What Parents Should Know About Sleep Apnea in Children
While obstructive sleep apnea typically becomes more common as people get older, it is also surprisingly common among children. Between the ages of two and eight, it isn’t unusual for children to also experience obstructive sleep apnea. When this condition occurs, the throat muscles collapse during sleep. The blockage of the airway causes the body to force itself to wake up to start breathing again. This causes temporary awakenings throughout the night, resulting in fragmented sleep.
With untreated sleep apnea being linked to a variety of negative health outcomes, it is understandable that parents would want to help their child improve their sleep quality and overall well-being. Here’s what parents should understand about this condition.
What Causes Pediatric Sleep Apnea?
While there are several potential culprits behind pediatric sleep apnea, obesity tends to be the main contributing factor (similar to adults). In fact, one study found that 44 percent of overweight children had obstructive sleep apnea — a drastically higher rate than those in a “normal” weight range. This occurs because fat deposits in the upper respiratory tract make it easier for the throat muscles to collapse during sleep.
However, other physical features can also make the occurrence of obstructive sleep apnea more likely. Cleft palate, narrow facial bones, and enlarged tonsils or adenoids can also contribute to this condition.
Of these, enlarged tonsils and adenoids seem to be the most common. When either of these physical features is larger than normal, it makes the child’s airways narrower. The larger the tonsils or adenoids, the more severe sleep apnea will be.
Signs Your Child Has Sleep Apnea
Obstructive sleep apnea causes significant sleep disruptions, making it near impossible for your child to get a full night’s rest. As with adults, a child with sleep apnea typically won’t realize that they are waking up in the middle of the night. Most people with sleep apnea fall asleep almost immediately after they wake up, and don’t remember anything that happened during the night—even if they woke up several times.
Because of this, parents should be especially observant if their child seems overly tired during the day or exhibits other behavioral changes that could stem from a lack of sleep.
Children with sleep apnea will often exhibit a variety of troublesome behaviors during sleep. Similar to adults, they will often snore or gasp for breath during the night. Mouth breathing is also common. During sleep, children with sleep apnea are more prone to night sweats, wetting the bed, restless sleep, and even night terrors or sleepwalking.
Daytime behavioral problems are also common. Unsurprisingly, children with sleep apnea will have trouble waking up in the morning because of how exhausted they feel. This excess fatigue can also make it harder for them to pay attention in school. They may also become increasingly irritable and emotional.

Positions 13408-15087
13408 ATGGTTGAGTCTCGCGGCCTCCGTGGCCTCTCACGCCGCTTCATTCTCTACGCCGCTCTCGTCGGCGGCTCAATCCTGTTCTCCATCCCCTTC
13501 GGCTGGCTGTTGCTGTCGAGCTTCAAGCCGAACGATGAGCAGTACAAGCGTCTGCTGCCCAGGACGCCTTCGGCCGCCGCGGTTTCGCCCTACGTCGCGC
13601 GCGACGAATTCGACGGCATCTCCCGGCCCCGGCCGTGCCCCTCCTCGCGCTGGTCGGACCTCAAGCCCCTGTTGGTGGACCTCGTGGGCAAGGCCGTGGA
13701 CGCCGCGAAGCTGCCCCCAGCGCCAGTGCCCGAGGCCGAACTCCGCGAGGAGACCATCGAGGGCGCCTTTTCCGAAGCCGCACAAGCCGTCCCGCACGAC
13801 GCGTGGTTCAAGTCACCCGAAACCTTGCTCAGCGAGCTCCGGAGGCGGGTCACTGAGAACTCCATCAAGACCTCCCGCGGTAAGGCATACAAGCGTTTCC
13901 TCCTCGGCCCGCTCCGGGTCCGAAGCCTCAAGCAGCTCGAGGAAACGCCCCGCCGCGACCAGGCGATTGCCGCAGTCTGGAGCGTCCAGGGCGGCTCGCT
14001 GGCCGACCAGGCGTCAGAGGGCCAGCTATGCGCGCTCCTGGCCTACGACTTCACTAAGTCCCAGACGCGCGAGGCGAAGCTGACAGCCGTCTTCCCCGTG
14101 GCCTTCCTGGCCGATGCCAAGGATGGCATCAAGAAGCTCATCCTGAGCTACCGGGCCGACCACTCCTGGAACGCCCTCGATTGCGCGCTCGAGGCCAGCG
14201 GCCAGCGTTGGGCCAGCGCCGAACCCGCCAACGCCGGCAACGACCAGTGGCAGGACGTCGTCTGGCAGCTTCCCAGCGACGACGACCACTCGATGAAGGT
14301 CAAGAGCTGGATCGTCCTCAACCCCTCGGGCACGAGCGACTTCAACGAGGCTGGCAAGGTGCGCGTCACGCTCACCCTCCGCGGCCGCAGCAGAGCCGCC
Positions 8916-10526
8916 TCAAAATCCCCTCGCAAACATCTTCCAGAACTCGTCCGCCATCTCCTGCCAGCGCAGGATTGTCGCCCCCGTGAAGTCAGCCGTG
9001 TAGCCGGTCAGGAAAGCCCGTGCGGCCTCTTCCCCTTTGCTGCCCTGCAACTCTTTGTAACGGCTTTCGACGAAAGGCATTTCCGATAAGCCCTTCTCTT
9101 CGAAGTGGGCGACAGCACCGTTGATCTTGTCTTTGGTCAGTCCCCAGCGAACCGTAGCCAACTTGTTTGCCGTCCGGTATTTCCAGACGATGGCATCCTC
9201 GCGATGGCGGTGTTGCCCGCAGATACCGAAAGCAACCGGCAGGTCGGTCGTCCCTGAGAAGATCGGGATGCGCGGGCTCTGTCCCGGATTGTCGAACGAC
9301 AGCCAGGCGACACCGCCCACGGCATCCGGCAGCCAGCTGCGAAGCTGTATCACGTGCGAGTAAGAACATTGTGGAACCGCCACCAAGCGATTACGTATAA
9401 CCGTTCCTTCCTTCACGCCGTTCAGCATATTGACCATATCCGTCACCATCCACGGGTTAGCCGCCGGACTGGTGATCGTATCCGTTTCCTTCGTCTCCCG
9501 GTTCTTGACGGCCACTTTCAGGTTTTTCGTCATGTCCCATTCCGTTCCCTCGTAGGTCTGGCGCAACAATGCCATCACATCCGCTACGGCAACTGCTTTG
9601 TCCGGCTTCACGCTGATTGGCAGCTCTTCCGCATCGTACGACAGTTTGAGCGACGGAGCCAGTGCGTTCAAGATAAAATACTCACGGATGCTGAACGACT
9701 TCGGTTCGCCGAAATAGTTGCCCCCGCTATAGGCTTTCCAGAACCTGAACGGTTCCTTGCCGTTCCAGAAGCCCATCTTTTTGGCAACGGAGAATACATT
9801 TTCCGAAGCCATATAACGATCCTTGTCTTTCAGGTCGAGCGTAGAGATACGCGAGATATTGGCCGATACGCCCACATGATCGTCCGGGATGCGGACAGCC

Interestingly, sleep apnea can also result in hyperactivity among children. Studies have linked obstructive sleep apnea with ADHD, though attention deficits (with or without an ADHD diagnosis) are extremely common among children with sleep apnea. Left untreated, this can lead to poor performance in school and even harm relationships with friends and family.
What Treatments Are Available?
While some parents may hope that their child will “grow out” of obstructive sleep apnea, it is best to consult with your child’s physician to get a diagnosis and determine what steps should be taken. Typically, sleep apnea is diagnosed through a sleep study, where a doctor will monitor the child’s breathing, heart rate, brainwaves, and other vital signs to diagnose sleep apnea or other disorders.
Because obesity is such a major contributor to childhood sleep apnea, overweight children may be given lifestyle recommendations before other treatment options are considered. This could include developing a diet and exercise plan to help your child lose weight. By losing excess fatty tissue, sleep apnea becomes less likely to occur.
Children who have enlarged tonsils or adenoids may need surgery to remove one or both of them. While children may experience a sore throat for a few days after their surgery, this method has proven to be highly effective at eliminating sleep apnea symptoms.
Some children may also need to use a CPAP machine to keep sleep apnea in check. By supplying a constant flow of air, a CPAP machine keeps the airways from closing during sleep. Because adapting to a CPAP mask can be a bit of an adjustment, some children may benefit from easing into this form of treatment.
A CPAP machine can be beneficial for children who are trying to lose weight to improve sleep apnea symptoms, as well as children whose sleep apnea continues after a tonsil or adenoid removal. The sleep specialist who performed the sleep study will determine which CPAP settings are needed based on the severity of your child’s condition.
Get the Equipment You Need from Help Medical Supplies
Whether it’s you or your child who is struggling with sleep apnea, obtaining necessary medical equipment can often feel like a financial burden, particularly if you don’t have quality health coverage. This is where Help Medical Supplies comes in. With a wide range of quality CPAP machines available at discounted prices, we make this equipment more affordable so you can get the care you need.
In addition, free shipping on orders $89 or more and available financing can further reduce the costs associated with buying CPAP equipment. By getting the equipment you need at a price you can afford, you can ensure that your entire family gets the rest they need.